Parasite The latest from Bong Joon-ho (director of Okja and Swampflix’s favorite movie of 2014, Snowpiercer) is a twisty, crowd-pleasing thriller about class resentment that’s been selling out screenings & earning ecstatic critical praise for months as its distribution & Awards Attention exponentially spreads. Don’t miss your chance to see one of 2019’s universally beloved genre gems big, loud, and with an enraptured crowd. Playing at AMC Elmwood and Zeitgeist Theatre & Lounge.

Little Women Greta Gerwig’s directorial follow-up to Lady Bird is an ambitious literary adaptation that scrambles the timelines & narrative structure of its source material to break free from the expectations set by its cultural familiarity. Major bonus points: yet another featured role for 2019 MVP Florence Pugh, who had a legendary year between this, Midsommar, and Fighting with my Family. Playing at AMC Elmwood.

Oscar-Nominated Shorts Showcases Both The Prytania Theatre & AMC Elmwood are packaging this year’s Oscar-nominated shorts in three category-specific showcases: live-action narrative, live-action documentary, and animated shorts. I’m personally only intrigued by the animation package, but it’s honestly just nice to have the opportunity to see short films in a proper cinema, outside of a film festival.


Other Movies

Silent Era Shorts Speaking of rare opportunities to see short films in a proper theatrical environment, Zeitgeist Theatre & Lounge will be screening two silent classics with live musical accompaniment on Wednesday 2/5: Charlie Chaplin’s A Night in the Show and W.W. Young’s Alice in Wonderland, both from 1915.

Gretel and HanselOz Perkins warps the age-old fairy tale into one of those new-fangled “elevated,” Atmospheric Horrors everyone loves to rattle on about. Given the director’s past work on The Blackcoat’s Daughter & I Am the Pretty Thing that Lives in the House, it promises to be a total creep-out with detailed attention paid to eerie, immersive sound design. Playing wide.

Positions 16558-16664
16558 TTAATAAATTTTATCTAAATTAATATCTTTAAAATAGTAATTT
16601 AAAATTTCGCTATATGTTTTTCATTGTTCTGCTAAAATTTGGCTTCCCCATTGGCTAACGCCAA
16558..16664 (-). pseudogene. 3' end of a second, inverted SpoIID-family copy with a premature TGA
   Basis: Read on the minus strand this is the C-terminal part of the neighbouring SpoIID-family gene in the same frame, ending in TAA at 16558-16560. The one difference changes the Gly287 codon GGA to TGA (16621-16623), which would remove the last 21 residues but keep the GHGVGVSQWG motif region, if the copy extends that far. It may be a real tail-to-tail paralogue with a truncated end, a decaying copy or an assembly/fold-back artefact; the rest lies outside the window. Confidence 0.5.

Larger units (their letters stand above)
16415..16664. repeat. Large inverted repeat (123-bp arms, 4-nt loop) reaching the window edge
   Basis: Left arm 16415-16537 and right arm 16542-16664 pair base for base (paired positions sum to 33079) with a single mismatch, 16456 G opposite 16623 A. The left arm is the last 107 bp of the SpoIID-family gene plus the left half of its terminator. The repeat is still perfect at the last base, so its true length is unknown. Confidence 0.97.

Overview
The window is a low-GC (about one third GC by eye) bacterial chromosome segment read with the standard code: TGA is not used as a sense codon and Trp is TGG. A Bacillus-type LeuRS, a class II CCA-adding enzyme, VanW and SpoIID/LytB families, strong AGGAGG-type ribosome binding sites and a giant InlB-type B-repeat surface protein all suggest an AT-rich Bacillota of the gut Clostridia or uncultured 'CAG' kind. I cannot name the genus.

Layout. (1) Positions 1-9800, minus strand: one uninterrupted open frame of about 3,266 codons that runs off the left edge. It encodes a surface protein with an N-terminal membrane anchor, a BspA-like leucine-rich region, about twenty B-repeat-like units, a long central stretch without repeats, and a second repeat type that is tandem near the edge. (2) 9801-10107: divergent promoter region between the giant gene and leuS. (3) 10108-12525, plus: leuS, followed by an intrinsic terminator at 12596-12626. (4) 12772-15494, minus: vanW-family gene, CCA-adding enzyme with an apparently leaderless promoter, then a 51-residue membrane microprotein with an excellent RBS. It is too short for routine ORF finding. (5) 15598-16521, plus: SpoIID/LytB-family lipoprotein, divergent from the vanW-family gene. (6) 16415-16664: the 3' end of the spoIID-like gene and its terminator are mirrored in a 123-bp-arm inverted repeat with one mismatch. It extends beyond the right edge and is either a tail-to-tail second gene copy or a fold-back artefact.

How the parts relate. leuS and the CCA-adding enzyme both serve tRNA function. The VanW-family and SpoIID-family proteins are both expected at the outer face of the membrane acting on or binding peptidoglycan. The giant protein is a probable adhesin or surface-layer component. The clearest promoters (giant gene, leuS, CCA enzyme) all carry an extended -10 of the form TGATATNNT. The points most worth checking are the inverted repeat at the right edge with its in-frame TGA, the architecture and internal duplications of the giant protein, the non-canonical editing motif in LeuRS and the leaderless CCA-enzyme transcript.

Uncut Gems The Safdie Brothers revise the sweaty desperation of their traumatizingly anxious thriller Good Time by casting Netflix Doofus Extraordinaire Adam Sandler in the lead role, transforming that throat-hold thriller’s template into a darkly comedic farce without losing any of its feel-bad exploitation discomforts. It’s wonderfully stressful. Playing at The Broad Theater & AMC Elmwood.

-Brandon Ledet

Movies to See in New Orleans this Week 1/23/20 – 1/29/20

Here are the movies we’re most excited about that are playing in New Orleans this week, including a few major Oscar contenders.

Best Picture Oscar Nominees

Parasite The latest from Bong Joon-ho (director of Okja and Swampflix’s favorite movie of 2014, Snowpiercer) is a twisty, crowd-pleasing thriller about class resentment that’s been selling out screenings & earning ecstatic critical praise for months as its distribution exponentially spreads. Don’t miss your chance to see one of 2019’s universally beloved genre gems big, loud, and with an enraptured crowd. Playing at AMC Elmwood and Zeitgeist Theatre & Lounge.

Little Women Greta Gerwig’s directorial follow-up to Lady Bird is an ambitious literary adaptation that scrambles the timelines & narrative structure of its source material to break free from the expectations set by its cultural familiarity. Major bonus points: yet another featured role for 2019 MVP Florence Pugh, who had a legendary year between this, Midsommar, and Fighting with my Family. Playing at AMC Elmwood.

Once Upon a Time . . . In Hollywood! I enjoyed Tarantino’s latest overwritten provocation despite it communicating a sentiment I couldn’t agree with less. Do I wish the macho drunkards & Westerns of Old Hollywood kept clogging up LA with their mundane traditionalism forever and ever? Not at all, but it’s still amusing to watch an idiosyncratic filmmaker with niche interests passionately wax nostalgic about the gross bullshit only they care about. Playing at AMC Elmwood.

Other Movies

Paper Moon (1973) Peter Bogdanovich’s classic roadtrip dramedy about a conman’s unlikely friendship with a young child (who may or may not be his daughter).  One of the true gems of the New Hollywood era. Screening Sunday 1/26 and Wednesday 1/29 as part of The Prytania’s regular Classic Movies series.